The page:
What Happens If Children Grow Up Without Language?


    We know that a songbird, when being isolated from the other songbirds, will never learn how to sing. Does the same rule apply for humans? What happens when children are isolated from language? This is called language deprivation, which occurs when someone has no access to natural language or linguistic stimuli.

    Our curiosity of whether children would develop a language in isolation remains a heated debate. Throughout the years, experiments that involve isolating someone from society have always been prohibited due to ethical reasons. However, natural experiments in real cases can tell us many things about language deprivation in early age. Genie Wiley is one example.

The case of Genie Wiley

    Meet Genie, a girl who was isolated from the outside world for over 13 years in a small closed room. Genie–a fake name given to protect her privacy and identity–was born in 1957 in California. She was a victim of neglect and abuse, which points out how social isolation can extremely destroy children’s psychological condition and language development. You can watch the documentary here:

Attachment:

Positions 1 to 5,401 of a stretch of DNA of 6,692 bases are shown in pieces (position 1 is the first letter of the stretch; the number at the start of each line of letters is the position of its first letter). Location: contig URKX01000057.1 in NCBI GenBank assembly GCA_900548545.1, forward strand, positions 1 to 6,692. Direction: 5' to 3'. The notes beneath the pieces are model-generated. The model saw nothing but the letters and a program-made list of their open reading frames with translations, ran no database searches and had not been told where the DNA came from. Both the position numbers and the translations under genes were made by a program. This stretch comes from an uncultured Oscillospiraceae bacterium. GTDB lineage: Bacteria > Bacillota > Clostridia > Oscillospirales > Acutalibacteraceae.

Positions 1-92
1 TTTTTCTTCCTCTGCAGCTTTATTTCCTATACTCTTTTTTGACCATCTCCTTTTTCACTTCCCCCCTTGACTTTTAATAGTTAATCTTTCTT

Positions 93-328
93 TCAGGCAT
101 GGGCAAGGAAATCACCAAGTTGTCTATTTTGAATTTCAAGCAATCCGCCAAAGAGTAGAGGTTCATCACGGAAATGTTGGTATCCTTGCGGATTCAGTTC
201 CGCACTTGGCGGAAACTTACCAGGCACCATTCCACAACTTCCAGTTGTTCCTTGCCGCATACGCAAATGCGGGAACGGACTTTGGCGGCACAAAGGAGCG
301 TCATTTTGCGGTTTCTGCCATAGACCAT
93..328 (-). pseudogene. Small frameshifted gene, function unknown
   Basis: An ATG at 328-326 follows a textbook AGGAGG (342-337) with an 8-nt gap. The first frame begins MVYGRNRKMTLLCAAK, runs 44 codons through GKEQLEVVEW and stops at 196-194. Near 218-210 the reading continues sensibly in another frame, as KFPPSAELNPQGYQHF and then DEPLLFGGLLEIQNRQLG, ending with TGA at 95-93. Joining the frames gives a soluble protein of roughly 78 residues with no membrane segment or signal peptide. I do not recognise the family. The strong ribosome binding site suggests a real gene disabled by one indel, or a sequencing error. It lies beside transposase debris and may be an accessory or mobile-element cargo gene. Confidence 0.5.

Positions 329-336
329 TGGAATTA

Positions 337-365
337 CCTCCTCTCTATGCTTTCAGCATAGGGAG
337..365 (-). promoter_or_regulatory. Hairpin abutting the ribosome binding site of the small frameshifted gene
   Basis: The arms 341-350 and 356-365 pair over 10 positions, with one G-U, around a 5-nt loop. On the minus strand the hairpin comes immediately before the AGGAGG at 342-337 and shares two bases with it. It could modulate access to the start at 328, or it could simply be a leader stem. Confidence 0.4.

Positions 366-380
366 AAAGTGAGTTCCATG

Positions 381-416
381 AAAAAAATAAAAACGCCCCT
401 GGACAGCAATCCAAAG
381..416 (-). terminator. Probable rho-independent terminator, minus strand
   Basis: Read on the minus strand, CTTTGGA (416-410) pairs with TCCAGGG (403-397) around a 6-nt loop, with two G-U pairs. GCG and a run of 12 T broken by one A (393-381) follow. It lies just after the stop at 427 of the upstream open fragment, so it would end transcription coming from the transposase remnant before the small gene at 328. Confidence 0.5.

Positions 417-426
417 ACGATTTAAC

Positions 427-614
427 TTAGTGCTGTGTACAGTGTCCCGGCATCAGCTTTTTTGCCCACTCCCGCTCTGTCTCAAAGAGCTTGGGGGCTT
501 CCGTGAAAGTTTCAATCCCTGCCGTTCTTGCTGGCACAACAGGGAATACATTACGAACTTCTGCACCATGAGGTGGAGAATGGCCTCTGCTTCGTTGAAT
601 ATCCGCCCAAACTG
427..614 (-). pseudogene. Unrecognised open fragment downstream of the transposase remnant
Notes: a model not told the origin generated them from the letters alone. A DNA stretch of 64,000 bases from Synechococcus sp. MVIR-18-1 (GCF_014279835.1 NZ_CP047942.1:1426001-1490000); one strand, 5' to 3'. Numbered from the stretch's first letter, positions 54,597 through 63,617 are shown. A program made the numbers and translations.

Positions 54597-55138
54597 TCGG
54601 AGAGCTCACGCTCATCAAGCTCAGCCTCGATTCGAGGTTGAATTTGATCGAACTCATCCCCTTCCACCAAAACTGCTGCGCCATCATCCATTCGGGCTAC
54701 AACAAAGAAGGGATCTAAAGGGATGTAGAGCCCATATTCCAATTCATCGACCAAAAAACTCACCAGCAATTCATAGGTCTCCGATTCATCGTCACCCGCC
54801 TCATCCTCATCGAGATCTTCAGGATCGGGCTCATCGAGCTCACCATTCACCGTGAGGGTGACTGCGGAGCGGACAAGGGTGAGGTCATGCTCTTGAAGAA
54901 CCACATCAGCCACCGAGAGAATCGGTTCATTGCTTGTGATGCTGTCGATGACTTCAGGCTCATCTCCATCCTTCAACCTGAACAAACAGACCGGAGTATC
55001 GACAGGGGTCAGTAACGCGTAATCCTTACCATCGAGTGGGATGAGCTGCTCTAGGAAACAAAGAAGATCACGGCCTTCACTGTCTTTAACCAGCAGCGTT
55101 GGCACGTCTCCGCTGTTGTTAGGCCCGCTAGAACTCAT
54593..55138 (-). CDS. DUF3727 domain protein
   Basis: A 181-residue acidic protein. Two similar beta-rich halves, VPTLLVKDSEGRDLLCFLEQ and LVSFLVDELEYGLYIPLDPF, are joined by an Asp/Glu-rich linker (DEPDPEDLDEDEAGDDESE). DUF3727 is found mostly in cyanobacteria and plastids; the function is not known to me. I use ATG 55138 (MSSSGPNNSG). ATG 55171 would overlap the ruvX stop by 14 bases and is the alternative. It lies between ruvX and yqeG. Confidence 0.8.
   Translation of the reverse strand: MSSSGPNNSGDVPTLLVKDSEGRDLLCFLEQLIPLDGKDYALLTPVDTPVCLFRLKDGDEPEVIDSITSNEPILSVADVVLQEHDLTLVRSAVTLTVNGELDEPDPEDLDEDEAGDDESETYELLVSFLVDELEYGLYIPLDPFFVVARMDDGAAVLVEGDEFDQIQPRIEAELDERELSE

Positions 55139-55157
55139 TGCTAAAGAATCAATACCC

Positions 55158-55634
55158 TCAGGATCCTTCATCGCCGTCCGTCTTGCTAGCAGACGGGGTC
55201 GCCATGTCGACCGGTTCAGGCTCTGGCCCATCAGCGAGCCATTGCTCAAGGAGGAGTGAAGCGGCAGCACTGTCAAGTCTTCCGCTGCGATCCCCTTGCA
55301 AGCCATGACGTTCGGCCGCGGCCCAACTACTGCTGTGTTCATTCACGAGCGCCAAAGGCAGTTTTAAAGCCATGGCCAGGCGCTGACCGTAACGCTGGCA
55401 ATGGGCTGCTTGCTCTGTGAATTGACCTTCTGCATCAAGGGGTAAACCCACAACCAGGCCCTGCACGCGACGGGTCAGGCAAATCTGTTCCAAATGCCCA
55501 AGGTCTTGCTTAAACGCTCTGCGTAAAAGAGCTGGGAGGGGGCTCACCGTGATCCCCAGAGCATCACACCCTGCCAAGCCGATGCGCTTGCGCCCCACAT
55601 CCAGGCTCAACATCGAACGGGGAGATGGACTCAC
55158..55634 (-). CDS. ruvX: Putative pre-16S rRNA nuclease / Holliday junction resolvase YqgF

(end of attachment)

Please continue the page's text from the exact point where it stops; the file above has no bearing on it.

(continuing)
Genie’s father, Clark, had severe anger problems which led him to being abusive to his wife and his children. He disliked children despite having one son and one daughter, Genie. Genie couldn’t walk properly due to hip dislocation which made Clark think that she was mentally retarded. Consequently, he neglected her and prohibited his wife and his son from talking to her at all.

    When Genie turned 20 months old, she was confined in a bedroom, tied to a child’s toilet during the daytime and tied to a crib at night. Any voices she made would result in Clark beating her. He had a very low tolerance for noises and barely allowed anyone to talk in their house, particularly to Genie. This indicates that she had never been exposed to natural language. Later in 1970 at the age of 13, Genie was finally rescued by the social worker, when her mother took her out after seeking disability benefits for herself.